One last quote: “Nor do I think discussions of spirituality have any more place in professional addiction treatment than they do in psychological counseling for depression or other disorders. If someone wants to explore their relationship with a higher power, there are plenty of places outside the medical system that can help with that … As in cancer care or in hospices, pastoral care should be an adjunct to treatment for those who want it, not a substitute or requirement.”

    • Marc October 29, 2012 at 8:39 am #

      Thanks, Chris. I finally got a chance to read the article in The Fix. It certainly does fit the present debate.

      For one thing, the author is pretty clear that the “god thing” is not some occasional mutation that only a small number of 12-step groups are infected by. It is central to the 12-step philosophy. Fair enough.

      But I have a real problem with her assumption that addiction treatment must EITHER be based in medicine or in religion. She says, treatment should be in the hands of doctors, paid by insurers (for those fortunate enough to have insurance in that backward country)….RATHER than in the hands of Christians. I don’t see that it should be in the hands of either.

      Only if you buy the disease metaphor heart and soul does this argument even begin to sound rational. And there’s enough evidence now to show that addiction may be LIKE a disease but it isn’t really a (medical) disease in the normal sense. There is no necessary change to any organ, except the brain, which happens to be designed to change in structure. Only when medical detox is necessary should doctors be in control, in my view.

      The author does see the value of “social” elements in the treatment process. I should hope so. We have heard a lot, both from inside and outside the 12-step community, about the value of the group, especially fellow recoverers. That’s more than just “social” as an adjunct to real medical treatment. It may well be the centerpiece of any successful treatment.

    • nik October 30, 2012 at 5:19 pm #

      Chris, thanks for the link Maia S wrote a good article, to which I’d respond as follows


      Maia seems quite good on a number of points: She gives persuasive arguments on three questions: 1) Should medical insurance pay for interventions with a strong ‘spirituality’ (e.g. prayer) component? 2) Should any professional treatment *force* spirituality–some spiritual or religious practice– on the subjects. 3) Is addiction, uniquely, or specially related to ‘spiritual’ problems’. Her answer to all three, is ‘no.’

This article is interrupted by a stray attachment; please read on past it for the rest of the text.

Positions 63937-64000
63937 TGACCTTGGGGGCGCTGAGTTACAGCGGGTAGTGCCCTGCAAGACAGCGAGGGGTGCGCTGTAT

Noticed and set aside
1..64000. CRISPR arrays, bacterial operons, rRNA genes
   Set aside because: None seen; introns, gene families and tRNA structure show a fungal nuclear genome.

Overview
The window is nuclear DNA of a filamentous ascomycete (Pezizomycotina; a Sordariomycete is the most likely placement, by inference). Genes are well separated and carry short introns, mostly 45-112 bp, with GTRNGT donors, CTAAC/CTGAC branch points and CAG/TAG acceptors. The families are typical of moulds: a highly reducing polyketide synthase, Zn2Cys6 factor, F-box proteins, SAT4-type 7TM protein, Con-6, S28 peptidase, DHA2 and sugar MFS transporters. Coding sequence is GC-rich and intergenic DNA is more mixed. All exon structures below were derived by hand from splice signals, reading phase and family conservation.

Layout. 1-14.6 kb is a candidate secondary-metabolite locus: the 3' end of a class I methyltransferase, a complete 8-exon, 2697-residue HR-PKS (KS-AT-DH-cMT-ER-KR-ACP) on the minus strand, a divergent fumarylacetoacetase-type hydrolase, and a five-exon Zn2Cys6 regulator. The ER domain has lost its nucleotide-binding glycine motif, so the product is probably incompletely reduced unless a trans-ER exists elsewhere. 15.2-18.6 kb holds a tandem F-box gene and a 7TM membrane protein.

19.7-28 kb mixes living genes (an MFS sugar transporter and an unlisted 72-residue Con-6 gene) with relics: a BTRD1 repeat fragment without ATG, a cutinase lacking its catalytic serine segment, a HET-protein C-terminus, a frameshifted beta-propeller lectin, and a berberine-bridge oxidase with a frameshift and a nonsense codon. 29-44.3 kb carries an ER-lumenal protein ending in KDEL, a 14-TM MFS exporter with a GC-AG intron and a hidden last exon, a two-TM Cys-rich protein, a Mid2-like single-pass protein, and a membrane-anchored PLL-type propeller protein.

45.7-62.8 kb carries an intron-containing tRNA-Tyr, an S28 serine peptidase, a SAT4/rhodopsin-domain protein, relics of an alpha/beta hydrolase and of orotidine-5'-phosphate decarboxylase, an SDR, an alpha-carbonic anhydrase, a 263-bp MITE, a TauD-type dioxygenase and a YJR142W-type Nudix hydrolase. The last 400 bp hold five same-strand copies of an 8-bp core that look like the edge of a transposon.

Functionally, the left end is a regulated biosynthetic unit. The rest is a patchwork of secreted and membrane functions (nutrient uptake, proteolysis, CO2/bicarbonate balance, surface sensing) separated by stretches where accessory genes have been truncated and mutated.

That said, she seems most unclear about some basic issues. Is addiction a mainly medical issue? Should medical persons be the main ones in charge? Generally, which problems are, according to her, ‘medical’ or a mixture of medical and spiritual?

      MS //Nor do I think discussions of spirituality have any more place in professional addiction treatment than they do in psychological counseling for depression or other disorders. If someone wants to explore their relationship with a higher power, there are plenty of places outside the medical system that can help with that,[…]

      Of course, with data increasingly showing that meditation and exercise can be effective in dealing with multiple psychological problems, I see nothing wrong with programs that incorporate these powerful tools into treatment: indeed, I think they should be encouraged.//

      Well, taking the case of depression, aside from the more extreme cases, is it a medical condition requiring medical treatment? Is it, to use the well known analogy, like having diabetes? She herself alludes to evidence that depression may be helped (cured?) with meditation (though
      of course she wants meditation to be an adjunct). She does not mention, on the other side, that treatment of mild to moderate depression with SSRI’s (a main weapon in the medical armament) is often no better than placebo (Fournier, 2010)

      What would it say about diabetes as a ‘real disease’ if the doctor-recommended insulin therapy generally did NOT work better than placebo, yet meditation sometimes remedied it?

      In a word, problems of living, which Maia mentions several times (despair, meaning of life, ‘bad habits’) may well best be conceived in a social framework, and dealt with as such. She mentions this, but as an added dimension (to a medical condition). But in fact it may be the major